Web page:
Plastic Bags Into Power?

28/06/2010 18:13


    Plastic Bag 

Plastic recycling is limited by the fact that different types of plastic cannot be mixed. The quality of the resulting recycled plastic may also be poor. "That's why recycling is not very successful," said study author Vilas Pol of Argonne National Laboratory in Argonne, Ill.

"I was thinking why not go beyond this," he said. "Take it and degrade it. You can take the different kinds of plastics together."

In a process that is as simple as throwing bits of plastic in a chamber and heating it up, Pol can turn the plastic into tiny spheres of pure carbon just a few microns across.

These spheres, which conduct heat and electricity, could be useful in a long list of applications from tires to batteries to lubricants.

Adding the spheres to tires, for instance, could dissipate the heat generated from friction against the road, protecting the rubber from melting.

"They are also working very well as an anode for a lithium ion rechargeable battery," Pol said. These are the types of batteries used in mobile phones and laptops, for instance. (Pol is also investigating carbon nanotubes made from plastic bags via a similar process for several applications including rechargeable batteries.)

Carbon microspheres are also useful in lubricants, toner, paint and filters, Pol said.

Rather than just melting the waste plastic and re-extruding it, Pol's process continues to heat plastic bags or other plastic waste past the point of melting. He holds the material in a sealed container that builds up pressure as the material gets hotter and hotter and becomes a gas.

At high temperatures and pressures in the chamber, the plastic decomposes into its elements. If the chamber is filled with inert gas instead of air, the hydrogen in the plastic becomes hydrogen gas, which can be collected and used as hydrogen fuel.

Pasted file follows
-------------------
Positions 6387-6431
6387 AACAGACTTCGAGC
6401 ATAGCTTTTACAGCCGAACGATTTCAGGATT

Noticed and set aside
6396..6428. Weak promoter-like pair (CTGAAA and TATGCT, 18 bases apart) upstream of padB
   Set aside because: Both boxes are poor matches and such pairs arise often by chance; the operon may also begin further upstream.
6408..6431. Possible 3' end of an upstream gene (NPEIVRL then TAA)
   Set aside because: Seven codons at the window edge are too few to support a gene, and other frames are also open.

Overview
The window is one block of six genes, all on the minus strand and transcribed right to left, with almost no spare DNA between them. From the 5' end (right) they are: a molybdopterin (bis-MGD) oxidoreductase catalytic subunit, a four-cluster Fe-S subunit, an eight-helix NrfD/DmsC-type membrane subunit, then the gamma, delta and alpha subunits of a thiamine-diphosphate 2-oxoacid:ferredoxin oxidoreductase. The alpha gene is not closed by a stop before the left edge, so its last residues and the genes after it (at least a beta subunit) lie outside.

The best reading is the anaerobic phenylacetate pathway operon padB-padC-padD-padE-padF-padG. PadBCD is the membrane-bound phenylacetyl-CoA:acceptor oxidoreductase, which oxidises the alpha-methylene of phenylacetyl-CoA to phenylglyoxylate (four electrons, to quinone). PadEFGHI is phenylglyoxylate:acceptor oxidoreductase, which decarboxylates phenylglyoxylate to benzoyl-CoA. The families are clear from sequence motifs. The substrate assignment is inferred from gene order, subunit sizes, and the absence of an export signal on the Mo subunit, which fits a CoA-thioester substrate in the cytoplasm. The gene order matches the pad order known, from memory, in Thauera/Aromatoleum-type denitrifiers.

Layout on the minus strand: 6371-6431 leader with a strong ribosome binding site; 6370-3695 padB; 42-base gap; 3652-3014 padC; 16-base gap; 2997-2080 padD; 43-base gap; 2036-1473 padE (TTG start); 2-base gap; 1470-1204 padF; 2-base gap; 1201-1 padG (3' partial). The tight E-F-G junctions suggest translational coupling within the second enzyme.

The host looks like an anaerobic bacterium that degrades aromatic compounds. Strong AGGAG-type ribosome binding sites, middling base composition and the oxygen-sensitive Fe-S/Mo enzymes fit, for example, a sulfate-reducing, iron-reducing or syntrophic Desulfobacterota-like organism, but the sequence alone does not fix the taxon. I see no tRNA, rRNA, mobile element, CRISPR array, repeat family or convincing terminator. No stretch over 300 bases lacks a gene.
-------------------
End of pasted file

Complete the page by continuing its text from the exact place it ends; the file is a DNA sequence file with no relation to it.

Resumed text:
The carbon in the plastic forms spheres or egg-shapes depending on the type of waste plastic used in the reactor. The uniform size and shape make the spheres particularly useful for certain applications, like filtration, where packing tightly together is useful.

"Microspheres are expensive to make using the current technology," said Nishkamraj Deshpande of the United Space Alliance, a NASA contractor, which makes Pol's new method appealing.

"Not only are the resulting spheres cheaper than today's sources, they take care of plastic waste," Deshpande said. It is helpful that the potential applications for the spheres have huge markets to match the huge amount of plastic waste. "It makes sense to replace a mass level of waste with something that has a mass level of usage," he said.

Pol is receiving many inquiries about his work and is working to develop a larger scale reactor to move the process from the laboratory to something that could be commercialized.

"With this process, we don't have to invest new petroleum gases to make carbon spheres or nanotubes," he said. "It's cost effective. It is reproducible."

And, for now, it's a product made from something many people want to get rid of. "I've had three plastic companies saying, 'We will bring plastic to you,'" Pol said.


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